I recall being locked out. My stepfather was throwing in the towel, and my mother was miles and miles away, working as a revenue consultant. She had reached a new level in her career, bringing in six grand a month.
Me and my stepfather clashed. We clashed so much that I hated him. The beatings were tough. The mind disciplines were hell.
But something about that experience and final straw was divine.
It was the start to being a man, and having total freedom.
He was saying, after 18 years of being a father to a child that isn’t biologically mine, I want you to go out there and endure life, I have prepared you.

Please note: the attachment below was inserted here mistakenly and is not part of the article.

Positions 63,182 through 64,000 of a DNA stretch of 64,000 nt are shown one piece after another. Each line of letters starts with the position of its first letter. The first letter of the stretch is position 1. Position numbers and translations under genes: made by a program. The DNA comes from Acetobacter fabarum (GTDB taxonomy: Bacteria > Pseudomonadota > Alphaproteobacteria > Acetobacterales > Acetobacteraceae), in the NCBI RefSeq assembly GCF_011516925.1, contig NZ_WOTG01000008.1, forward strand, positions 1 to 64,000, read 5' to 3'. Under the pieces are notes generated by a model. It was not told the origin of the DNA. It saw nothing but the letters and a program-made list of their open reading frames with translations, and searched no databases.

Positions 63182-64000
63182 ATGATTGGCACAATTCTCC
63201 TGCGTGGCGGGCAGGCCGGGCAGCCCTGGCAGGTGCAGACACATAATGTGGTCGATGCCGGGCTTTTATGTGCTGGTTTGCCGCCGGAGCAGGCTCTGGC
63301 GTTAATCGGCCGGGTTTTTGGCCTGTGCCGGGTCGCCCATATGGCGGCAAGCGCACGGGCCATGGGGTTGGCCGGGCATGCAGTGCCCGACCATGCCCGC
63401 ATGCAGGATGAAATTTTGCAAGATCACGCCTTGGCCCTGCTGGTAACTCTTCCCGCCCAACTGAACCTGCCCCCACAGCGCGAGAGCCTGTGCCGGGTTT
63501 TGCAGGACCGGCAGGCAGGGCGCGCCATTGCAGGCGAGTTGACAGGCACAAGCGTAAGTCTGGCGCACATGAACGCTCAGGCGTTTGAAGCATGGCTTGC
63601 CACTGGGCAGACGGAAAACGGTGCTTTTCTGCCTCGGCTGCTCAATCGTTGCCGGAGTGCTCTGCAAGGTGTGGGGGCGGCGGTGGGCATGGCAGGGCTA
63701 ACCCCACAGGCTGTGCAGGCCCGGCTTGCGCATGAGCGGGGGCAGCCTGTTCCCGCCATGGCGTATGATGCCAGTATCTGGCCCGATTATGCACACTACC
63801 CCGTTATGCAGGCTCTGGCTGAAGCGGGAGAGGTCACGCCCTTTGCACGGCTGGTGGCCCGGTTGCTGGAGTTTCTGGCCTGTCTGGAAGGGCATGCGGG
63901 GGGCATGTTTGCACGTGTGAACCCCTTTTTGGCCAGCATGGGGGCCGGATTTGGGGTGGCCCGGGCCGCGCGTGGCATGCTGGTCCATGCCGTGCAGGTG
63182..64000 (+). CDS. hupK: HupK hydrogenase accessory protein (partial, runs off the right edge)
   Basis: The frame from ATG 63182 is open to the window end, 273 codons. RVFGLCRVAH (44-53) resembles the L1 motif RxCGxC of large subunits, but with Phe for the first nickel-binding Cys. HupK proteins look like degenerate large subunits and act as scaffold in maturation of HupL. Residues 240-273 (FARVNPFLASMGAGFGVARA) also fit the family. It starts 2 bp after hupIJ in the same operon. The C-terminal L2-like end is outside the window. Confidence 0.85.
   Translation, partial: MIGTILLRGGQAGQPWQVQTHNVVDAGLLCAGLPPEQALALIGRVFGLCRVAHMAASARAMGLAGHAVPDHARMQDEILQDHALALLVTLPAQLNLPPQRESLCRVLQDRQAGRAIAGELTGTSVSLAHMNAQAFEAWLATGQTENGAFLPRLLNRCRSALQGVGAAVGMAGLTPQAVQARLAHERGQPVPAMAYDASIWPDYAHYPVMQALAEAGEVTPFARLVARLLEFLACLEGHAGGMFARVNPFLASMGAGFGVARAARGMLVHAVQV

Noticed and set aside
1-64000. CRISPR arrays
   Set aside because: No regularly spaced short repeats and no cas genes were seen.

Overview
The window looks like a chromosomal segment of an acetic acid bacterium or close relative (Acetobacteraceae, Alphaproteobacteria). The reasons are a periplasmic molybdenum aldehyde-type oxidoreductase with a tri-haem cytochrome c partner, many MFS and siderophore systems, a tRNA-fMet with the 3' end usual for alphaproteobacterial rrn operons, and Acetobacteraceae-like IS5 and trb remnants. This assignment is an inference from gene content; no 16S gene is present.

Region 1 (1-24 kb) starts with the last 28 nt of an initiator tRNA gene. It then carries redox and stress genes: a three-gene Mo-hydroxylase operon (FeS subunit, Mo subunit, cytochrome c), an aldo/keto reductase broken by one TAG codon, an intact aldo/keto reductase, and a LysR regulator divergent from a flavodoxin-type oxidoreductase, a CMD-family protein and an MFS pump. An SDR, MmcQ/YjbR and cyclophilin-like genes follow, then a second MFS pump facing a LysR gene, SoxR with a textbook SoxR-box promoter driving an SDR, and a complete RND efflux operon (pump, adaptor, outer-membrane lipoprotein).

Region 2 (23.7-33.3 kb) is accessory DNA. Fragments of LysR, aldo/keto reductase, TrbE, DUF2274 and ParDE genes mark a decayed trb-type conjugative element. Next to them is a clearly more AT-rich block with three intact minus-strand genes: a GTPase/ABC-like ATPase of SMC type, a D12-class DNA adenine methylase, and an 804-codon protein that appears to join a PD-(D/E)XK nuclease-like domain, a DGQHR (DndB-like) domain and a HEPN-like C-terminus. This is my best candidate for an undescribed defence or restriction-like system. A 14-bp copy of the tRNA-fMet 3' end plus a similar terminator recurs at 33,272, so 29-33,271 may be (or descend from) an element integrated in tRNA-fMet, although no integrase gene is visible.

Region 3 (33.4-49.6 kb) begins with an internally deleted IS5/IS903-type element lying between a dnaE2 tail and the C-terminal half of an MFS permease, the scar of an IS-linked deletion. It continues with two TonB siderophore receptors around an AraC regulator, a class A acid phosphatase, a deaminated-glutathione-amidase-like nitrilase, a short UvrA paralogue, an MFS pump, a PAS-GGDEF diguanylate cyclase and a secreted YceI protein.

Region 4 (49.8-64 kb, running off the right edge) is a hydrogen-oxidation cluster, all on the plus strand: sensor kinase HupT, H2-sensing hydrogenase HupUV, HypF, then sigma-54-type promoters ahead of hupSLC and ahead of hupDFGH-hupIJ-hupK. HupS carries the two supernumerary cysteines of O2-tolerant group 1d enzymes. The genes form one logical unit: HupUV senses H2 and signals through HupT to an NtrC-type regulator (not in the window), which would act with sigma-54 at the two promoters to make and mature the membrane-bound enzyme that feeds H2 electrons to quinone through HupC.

It was subtle.
It was painful.
I was homeless.
I am mad at God.
God, I asked, why!
I am too young for this pressure.
Excuses, and weakness.
It still didn’t change the fact I was homeless.
I was walking and lost. By the grace of God, a friend from high-school saw me walking aimlessly in a neighborhood that is very big. Nothing but acres of trees and houses. Nearby to the town of the great Jim Thorpe memorial. My hero.
It’s at least 1am in the morning.
I am curious, what he was doing at this time, but it didn’t matter. I just needed a place to lay my head at night and figure out what to do next.
I told him my situation.
“Bro, your pops is bugging.”
Sadly I say, “I know.”
But deep inside, I knew. It was just the time to embark on my hero’s journey.
“The Hero’s journey” is a concept by Joseph Cambell. Deep philosophical stuff…